The 4 Chords That Make A Hit Song

N.At the 2009 Melbourne International Comedy Festival, Axis Of Awesome illustrated hilariously how a particular four-chord chord progression is the basis for numerous hit songs from the last forty years.

The progression is I V vi IV.

In the key of E major (the key in which their examples are given), using the E major chord scale (or harmonised scale) this equates to E, B, C#m A.

Check it out:

Now, as much as I think this is a hilarious sketch, the truth, as is common with a lot of comedy, isn’t really something they have concerned themselves with.

Benny say’s “It’s dead simple to write a hit pop tune, you just use those four chords”, but the reality of writing a great song is that, whereas a good chord progression can be a benefit, the hardest thing is to write a catchy melody.

But, more to the point, there are numerous other chord progressions that have each been the basis for a plethora of hit songs.

I have been working my way through a book called ‘Chord Progressions For Songwriters’ by Richard J. Scott for the last few months and the number of examples for each chord progressions is extraordinary.

As any musician will tell you, I IV V progression (known as the Rock ‘N’ Roll progression) is probably even more common than the I V vi IV.

Here are just a few examples:

‘La Bamba’, Ritchie Valens; Twist And Shout’, The Beatles; ‘Lucy In The Sky With Diamonds’, The Beatles; ‘You’ve Got To Hide Your Love Away’, The Beatles; ‘I Love Rock ‘N’ Roll, Joan Jett; ‘Tie Me Kangaroo Down, Sport’, Rolf Harris; California Girls’, Beach Boys… and the list goes on.

Then there’s the classic rock progressions of the late 60’s and 70’s that used ‘borrowed chords’ (chords that are taken from the parallel minor or major – ie both keys have the same root).

The I bvii IV I for example (the flattened vii chord being the vii in the parallel minor key):

‘Sympathy For the Devil’, Rolling Stones; ‘Fortunate Son’, Creedence Clearwater Revival; ‘Addicted To Love’, Robert Palmer; ‘Sweet Child O’ Mine, Guns N’ Roses; Norwegian Wood’, The Beatles; ‘Rikki Don’t Lose That Number’, Steely Dan…

In fact, you could probably go through about ten progressions (possibly more) and give as many examples as the Axis of Awesome presented, if not more of hit songs that used each progression.

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Rock ‘n’ Roll Theatre – The case of Ziggy Stardust

Sukita Bowie: Speed of LifeWhen David Bowie appeared on the UK’s Top of the Pops singing ‘Starman’ as Ziggy Stardust on July 5th 1972 a strange androgynous alien visitation was beamed to 15 million viewers across the nation.

He was shocking, bizarre, beautiful and talented and within days Bowie mania swept the country.

Too many it seemed that he had appeared from nowhere, but Bowie had spent the previous ten years in a long, varied and difficult artistic gestation.

From his early teens to that career defining moment he’d tried almost anything, from R&B and Rock ‘n’ Roll bands, to mime theatre, acting, television commercials and a folk trio called Feathers.

He even had a go at a children’s novelty record, The Laughing Gnome.

Check it out:

 

In 1969 Bowie timed the release of his single ‘Space Oddity’ with the luna landings and had a hit. But with remnants of his aforementioned folk incarnation on the rest of the album, his image was confused and he seemed destined to be a one hit wonder.

It wasn’t till Bowie met pop music manager Tony Defries, who launched the careers of Iggy Pop and Lou Reed, that things changed.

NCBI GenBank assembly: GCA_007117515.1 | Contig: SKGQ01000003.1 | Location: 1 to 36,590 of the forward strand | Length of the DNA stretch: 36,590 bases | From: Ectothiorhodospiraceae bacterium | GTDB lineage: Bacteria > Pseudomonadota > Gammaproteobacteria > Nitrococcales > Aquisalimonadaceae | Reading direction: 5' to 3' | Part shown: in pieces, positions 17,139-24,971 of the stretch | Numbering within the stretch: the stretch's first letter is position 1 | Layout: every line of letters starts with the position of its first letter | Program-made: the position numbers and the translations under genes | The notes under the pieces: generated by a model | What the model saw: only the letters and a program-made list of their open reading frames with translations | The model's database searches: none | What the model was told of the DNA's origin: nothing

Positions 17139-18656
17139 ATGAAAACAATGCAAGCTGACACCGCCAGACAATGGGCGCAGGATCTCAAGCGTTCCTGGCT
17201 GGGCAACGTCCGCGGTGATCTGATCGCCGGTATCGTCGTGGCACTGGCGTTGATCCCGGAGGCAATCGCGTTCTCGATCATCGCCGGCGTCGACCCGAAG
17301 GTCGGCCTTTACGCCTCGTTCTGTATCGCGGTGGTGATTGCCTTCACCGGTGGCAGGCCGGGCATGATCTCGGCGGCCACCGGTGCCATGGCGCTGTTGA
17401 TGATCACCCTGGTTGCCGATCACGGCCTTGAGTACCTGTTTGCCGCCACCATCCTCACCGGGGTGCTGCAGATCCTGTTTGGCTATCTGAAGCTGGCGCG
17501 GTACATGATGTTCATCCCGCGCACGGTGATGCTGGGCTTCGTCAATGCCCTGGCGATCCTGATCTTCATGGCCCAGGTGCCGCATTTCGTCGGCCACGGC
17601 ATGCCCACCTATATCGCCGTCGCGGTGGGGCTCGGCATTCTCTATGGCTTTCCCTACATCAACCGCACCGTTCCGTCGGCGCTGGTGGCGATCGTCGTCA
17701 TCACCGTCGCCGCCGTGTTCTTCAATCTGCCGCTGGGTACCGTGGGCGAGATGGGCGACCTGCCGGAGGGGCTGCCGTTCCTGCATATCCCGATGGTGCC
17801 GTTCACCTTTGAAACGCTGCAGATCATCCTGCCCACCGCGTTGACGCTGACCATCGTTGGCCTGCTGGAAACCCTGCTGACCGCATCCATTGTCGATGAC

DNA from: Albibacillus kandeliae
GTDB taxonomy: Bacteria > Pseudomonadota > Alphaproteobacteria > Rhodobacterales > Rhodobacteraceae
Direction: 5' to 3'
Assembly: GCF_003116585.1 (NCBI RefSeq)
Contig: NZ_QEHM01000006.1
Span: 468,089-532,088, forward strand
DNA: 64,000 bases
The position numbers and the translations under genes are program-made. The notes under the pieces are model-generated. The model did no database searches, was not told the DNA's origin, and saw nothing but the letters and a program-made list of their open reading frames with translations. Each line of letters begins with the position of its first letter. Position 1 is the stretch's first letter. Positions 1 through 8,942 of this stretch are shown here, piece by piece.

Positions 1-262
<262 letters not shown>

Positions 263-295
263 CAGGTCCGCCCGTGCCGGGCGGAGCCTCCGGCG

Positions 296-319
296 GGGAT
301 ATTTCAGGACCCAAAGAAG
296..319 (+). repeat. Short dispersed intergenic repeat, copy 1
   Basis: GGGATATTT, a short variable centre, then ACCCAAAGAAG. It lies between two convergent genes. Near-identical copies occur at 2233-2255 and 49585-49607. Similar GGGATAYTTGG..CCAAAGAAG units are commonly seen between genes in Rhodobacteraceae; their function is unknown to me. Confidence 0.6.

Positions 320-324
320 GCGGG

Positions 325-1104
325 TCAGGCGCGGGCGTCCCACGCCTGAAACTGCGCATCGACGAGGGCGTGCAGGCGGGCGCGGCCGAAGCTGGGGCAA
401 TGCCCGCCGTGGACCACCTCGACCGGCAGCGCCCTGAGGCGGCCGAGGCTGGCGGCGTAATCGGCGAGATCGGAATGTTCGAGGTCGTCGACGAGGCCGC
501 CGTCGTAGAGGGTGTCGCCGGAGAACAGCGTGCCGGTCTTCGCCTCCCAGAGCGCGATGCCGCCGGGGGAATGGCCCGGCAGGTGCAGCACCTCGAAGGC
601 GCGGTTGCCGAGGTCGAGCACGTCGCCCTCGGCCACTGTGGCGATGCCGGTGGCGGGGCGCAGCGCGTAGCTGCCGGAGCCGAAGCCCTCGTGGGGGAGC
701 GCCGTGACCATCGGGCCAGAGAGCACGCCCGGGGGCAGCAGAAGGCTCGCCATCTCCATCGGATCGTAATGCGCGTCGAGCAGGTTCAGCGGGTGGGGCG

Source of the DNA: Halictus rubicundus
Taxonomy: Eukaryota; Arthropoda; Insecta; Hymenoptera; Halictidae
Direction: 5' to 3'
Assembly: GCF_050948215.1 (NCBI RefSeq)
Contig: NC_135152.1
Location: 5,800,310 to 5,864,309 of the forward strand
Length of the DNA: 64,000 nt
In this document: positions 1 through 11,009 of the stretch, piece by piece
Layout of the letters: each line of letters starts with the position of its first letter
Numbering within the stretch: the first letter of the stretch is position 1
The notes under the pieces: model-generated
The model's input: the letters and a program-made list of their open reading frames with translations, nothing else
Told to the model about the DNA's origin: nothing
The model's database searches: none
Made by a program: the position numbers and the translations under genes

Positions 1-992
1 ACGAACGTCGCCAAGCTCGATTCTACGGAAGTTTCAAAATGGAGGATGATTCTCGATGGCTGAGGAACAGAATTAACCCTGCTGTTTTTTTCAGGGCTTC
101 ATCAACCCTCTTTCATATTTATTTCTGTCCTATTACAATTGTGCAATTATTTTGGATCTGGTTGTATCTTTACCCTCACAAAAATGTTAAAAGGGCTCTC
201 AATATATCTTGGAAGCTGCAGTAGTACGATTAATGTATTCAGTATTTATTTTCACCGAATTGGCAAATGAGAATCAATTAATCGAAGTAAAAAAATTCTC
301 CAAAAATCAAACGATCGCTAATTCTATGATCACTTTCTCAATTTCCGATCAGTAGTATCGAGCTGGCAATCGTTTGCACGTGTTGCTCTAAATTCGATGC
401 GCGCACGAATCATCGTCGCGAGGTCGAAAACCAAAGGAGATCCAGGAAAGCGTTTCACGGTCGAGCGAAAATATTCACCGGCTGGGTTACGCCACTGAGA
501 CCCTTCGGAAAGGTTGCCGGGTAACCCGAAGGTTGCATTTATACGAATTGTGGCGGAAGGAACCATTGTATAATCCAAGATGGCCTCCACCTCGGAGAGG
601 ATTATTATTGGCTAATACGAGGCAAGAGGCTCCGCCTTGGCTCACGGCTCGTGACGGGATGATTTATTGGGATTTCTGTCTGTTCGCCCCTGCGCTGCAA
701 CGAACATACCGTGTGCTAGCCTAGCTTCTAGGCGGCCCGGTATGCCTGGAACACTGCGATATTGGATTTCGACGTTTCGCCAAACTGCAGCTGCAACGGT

Tony, you see, had money, and, perhaps more importantly, Tony had a plan.

He introduced Bowie to the New York underground theatre and music scene, which in the early 70’s was as weird and wacky as it gets. There he met Andy Warhol, Lou Reed and Iggy Pop and became fascinated with the avant-garde.

The brilliant Hunky Dory was released soon after, but the record didn’t sell.

Bowie, it seems, needed more than just good music. He needed a fully formed persona, an otherworldly character, to fully engage the imagination of his audience – to become, perhaps, some kind of identity defining cultural phenomenon that all the kids could attach themselves to.

He needed Ziggy Stardust.

So wanna-be rock stars take note: despite David Bowie’s undeniable talent, it took Ziggy Stardust, an alien who had assumed human form as a rock star, appearing on the Top of the Pops to shoot him out of stratosphere and make him the Starman we love.

So there is certainly something to be said for musical theatrics.

That said, seeing it now, it seems pretty tame (especially with the daggy kids dancing around the stage). But remember, this was 1972:

If you enjoyed this post, it would be great if you could ‘like’ it and my facebook page in the sidebar, and better still if you could take the time to listen to my song ‘Full Moon Rising’ (also in the sidebar). If you like it, sign up to my mailing list for 4 free songs and updates on my gigs and activities.

photo by: Shemp65

Hurt – Trent Resnor (Cover)

 

“I wrote some words and music in my bedroom as a way of staying sane, about a bleak and desperate place I was in, totally isolated and alone. [Somehow] that winds up reinterpreted by a music legend from a radically different era/genre and still retains sincerity and meaning — different, but every bit as pure”

Trent Resnor

That ‘Hurt’ was covered by the legend that is Johnny Cash in such as way as to render all who heard it spellbound is perhaps not as surprising as Trent Resnor makes out.

The song is the ultimate bittersweet tune and was recognised as such when it was first released in the Nine Inch Nails album The Downward Spiral, receiving a grammy award nomination in 1996 for best rock song.

When covered by an ailing Johnny Cash in 2002, as you probably know, Cash’s version and the accompanying video won a spate of awards and accolades.

The Economy Of Song

The KinksOne of the fundamental laws of good writing is ‘omit needless words’. The same law, I am beginning to find, applies to structuring a song, only with songs the law is perhaps better expressed as ‘omit needles bits’.

Don’t get me wrong good songs come in all varieties. There are many great songs that just sit on a tasty groove and quality melody for a long time, but most I am finding have a tightly structured craftsmanship to them.

A good example is ‘Leaps and Bounds’, a Paul Kelly song I was analysing recently.

Here’s the structure:

  • Intro: 21 seconds (21 seconds)
  • Verse 1: 15 seconds (36 seconds)
  • Chorus: 9 seconds (45 seconds)
  • Verse 2: 15 seconds (1 minute)
  • Chorus: (extended): 15 second  (1 minute, 15 seconds)
  • Bridge:15 second bridge (1 minutes, 30 seconds)